My philosophy professor insisted on starting each class with meditation. But as I attempted to “focus on my breath,” I saw flashes of myself pinned against my dorm room wall and felt the weight of my clash with college administration over the on-campus filming of the 2003 movie “Mona Lisa Smile.” Instead of finding inner peace, I relived dark memories during those mandatory meditation sessions.
As a senior at Wellesley, I lacked the voice to articulate my intersecting traumas, a reality that others on campuses across the country continue to face, given the pangs of social justice work and the prevalence of domestic violence.
As I reflect on the 20th anniversary of the film that divided Wellesley, I remember the dark dorm room and the cold administrative offices where I suffered, and also the lessons that year taught me about the toll of anti-racism work. At Wellesley, I learned how to be a strong woman who would “make a difference in the world.” But I also learned that fighting injustice and breaking glass ceilings leaves open cuts and vulnerable wounds.
An abusive boyfriend was one of two battles that defined my senior year. I also co-led ETHOS when campus tensions exploded over a racist casting call after “Mona Lisa Smile” filmmakers announced they wanted student extras who were “not too tall and not too tan.” Many Black students felt hurt and excluded, especially since “too tan” or Black women actually attended Wellesley during the 1950s time period reflected in the film.
The film’s attempt to erase us from the history of our own college, and administrators’ initial indifference, was enraging. It also wrecked my mental health and grades. I sometimes say that Mona Lisa Smile stole my Latin Honors, robbing me of study time as I attended meeting after meeting with administrators to advocate for inclusion. The concessions – to allow some Black students to serve as extras and others to work as production assistants – were hard-fought gains that took the advocacy of many.
Yet, the tense negotiations of these concessions accelerated a breakdown between students and administration, ultimately leading to a semester of protest, the exposure of longstanding racial grievances on campus, and appearances by two controversial speakers – Amiri Baraka and Phyllis Schlafly – who deepened racial tensions.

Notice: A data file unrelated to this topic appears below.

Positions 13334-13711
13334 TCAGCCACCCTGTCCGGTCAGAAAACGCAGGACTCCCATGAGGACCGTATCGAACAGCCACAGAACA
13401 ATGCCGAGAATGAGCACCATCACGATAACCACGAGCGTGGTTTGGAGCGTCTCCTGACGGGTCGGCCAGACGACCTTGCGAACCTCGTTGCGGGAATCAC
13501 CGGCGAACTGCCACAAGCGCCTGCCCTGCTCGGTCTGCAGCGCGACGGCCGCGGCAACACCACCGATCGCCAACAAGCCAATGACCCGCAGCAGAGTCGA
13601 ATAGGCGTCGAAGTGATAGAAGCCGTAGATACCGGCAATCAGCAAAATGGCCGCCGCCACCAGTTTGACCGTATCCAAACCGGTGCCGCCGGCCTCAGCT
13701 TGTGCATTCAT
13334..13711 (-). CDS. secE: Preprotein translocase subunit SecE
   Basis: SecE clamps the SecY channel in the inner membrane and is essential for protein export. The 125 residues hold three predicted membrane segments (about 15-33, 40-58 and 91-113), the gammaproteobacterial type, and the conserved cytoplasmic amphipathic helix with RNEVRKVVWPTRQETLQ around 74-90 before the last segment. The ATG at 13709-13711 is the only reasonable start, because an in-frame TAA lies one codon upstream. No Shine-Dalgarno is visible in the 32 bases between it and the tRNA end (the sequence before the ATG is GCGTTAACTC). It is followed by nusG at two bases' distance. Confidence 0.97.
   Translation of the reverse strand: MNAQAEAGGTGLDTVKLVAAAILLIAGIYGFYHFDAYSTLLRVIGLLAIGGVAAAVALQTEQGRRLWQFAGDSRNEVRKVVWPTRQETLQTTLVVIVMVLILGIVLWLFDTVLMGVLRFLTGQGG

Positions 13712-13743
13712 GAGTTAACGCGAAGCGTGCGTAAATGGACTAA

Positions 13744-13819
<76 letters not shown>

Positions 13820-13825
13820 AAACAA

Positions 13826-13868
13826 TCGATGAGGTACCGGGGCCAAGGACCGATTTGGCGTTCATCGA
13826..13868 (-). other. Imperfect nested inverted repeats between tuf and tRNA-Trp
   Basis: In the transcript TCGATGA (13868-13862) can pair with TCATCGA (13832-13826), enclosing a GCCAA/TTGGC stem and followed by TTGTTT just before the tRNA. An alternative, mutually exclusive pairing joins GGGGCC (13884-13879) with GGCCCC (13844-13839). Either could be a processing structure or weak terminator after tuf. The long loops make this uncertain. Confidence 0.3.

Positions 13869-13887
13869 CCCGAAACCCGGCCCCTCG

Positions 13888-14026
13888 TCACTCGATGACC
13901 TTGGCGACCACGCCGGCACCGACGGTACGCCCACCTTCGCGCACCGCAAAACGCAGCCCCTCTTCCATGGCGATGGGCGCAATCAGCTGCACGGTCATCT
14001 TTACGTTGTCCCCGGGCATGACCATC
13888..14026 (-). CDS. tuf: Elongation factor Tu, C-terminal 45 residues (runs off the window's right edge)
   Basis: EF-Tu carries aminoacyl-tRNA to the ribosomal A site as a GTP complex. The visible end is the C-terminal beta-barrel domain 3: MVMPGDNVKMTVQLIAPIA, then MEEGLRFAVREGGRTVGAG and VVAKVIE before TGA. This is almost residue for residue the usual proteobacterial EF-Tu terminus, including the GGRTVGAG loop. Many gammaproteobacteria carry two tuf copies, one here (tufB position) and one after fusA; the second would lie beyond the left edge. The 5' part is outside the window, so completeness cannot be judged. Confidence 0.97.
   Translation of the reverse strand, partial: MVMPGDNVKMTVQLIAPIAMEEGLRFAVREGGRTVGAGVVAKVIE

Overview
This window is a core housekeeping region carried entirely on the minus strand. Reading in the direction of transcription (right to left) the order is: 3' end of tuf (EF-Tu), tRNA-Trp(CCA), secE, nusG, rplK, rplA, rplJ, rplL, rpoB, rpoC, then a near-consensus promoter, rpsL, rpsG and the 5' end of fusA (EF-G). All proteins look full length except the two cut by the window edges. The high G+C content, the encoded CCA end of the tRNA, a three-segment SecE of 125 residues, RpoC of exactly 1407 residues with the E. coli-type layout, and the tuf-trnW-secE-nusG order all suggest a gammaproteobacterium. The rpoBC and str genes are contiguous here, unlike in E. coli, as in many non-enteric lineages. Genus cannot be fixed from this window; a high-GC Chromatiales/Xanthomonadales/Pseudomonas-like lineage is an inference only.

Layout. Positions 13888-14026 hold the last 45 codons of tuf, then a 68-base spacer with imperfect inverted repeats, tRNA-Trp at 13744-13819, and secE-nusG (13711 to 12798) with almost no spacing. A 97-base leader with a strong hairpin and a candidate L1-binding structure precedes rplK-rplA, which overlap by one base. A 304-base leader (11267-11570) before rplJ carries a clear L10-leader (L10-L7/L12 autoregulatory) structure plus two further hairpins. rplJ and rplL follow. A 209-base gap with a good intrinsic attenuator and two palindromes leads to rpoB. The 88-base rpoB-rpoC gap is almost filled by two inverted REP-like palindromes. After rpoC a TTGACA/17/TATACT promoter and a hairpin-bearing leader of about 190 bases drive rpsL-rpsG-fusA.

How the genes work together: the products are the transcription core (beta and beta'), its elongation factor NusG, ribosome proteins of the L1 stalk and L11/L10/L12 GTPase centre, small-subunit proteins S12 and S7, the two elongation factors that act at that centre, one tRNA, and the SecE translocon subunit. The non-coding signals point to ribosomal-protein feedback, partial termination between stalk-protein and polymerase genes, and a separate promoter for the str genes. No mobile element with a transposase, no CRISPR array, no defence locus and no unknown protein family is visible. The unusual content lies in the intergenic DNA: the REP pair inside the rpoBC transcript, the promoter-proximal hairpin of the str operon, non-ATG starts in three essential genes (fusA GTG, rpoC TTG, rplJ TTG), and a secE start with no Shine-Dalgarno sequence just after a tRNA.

My voice was strong in President Diana Chapman Walsh’s office in Green Hall when I spoke out to protect my classmates from Hollywood’s anti-blackness and systemic injustices, but it was weak in that dark dorm room when I needed to protect myself.
With my soul crushed from the weight of anti-racism work each day, there was little inner strength left to protect myself at night. The campus battles left me drained, making me easy prey for a tormented lover waiting to strike.
Oppressions are often interlocking. Colorism, anti-Blackness, race-based traumatic stress and racial violence can erode self-confidence, making one more susceptible to domestic violence. Because liberation is a form of prevention, recognizing and challenging intersectional traumas fosters healing.
The shame that I felt from being “too Black” for Hollywood and too outspoken for Wellesley was part of the reason that I felt unworthy of healthy love. And, knowing the harsher treatment that Black men faced with campus police and the criminal justice system at large was a barrier to seeking help.
The only time my public life and private life collided was in that philosophy class as we began our daily meditations. Each time I closed my eyes, I felt exposed. Years later, I often joked that I failed my college meditation course, never explaining why. I had no plans of revisiting the practice of meditation until I stumbled across the “Beyoncé Meditation” on Peloton. The guide invited me to join her in a “space of unconditional love.” Watching the ceiling, I listened closer.
“Remind yourself how far you have traveled to this moment. The challenges, the obstacles: honor them,” she said.
With that invitation, I drifted back to my days at Wellesley, but this time, instead of seeing the dorm room dungeon or Green Hall showdowns, I saw my 20-year-old self-fidgeting in that philosophy classroom, eyes wide open, fighting to avoid darkness. Shifting back to the present, my eyes burst open, and two decades of unprocessed trauma puddled on my neck and chest.
In that moment, I realized that what I had long seen as my college failure was actually my determination to survive. Keeping my eyes open during those college meditations years ago was my soul’s way of shielding itself from the painful flashbacks of the intersecting battles that plagued my senior year.
I saw my college self full of pain, longing for protection. I reached across time and soothed 20-year-old me. I told her that earning a C in philosophy didn’t ruin her chance at grad school. I told her that she was a survivor. Although I initially resented those meditation sessions in Professor Adrian Piper’s philosophy class, meditation has now become a space where I can privately process both the remains of the day and the remnants of old pain. A place where I can give that 20-year-old who faced the double burden of domestic violence and anti-Blackness the grace I deserve. A place where I can whisper: you’re worthy; you’re safe; beloved, at ease.
Cathryn Stout, Ph.D. is a class of 2003 alum and a scholar of American cultural history.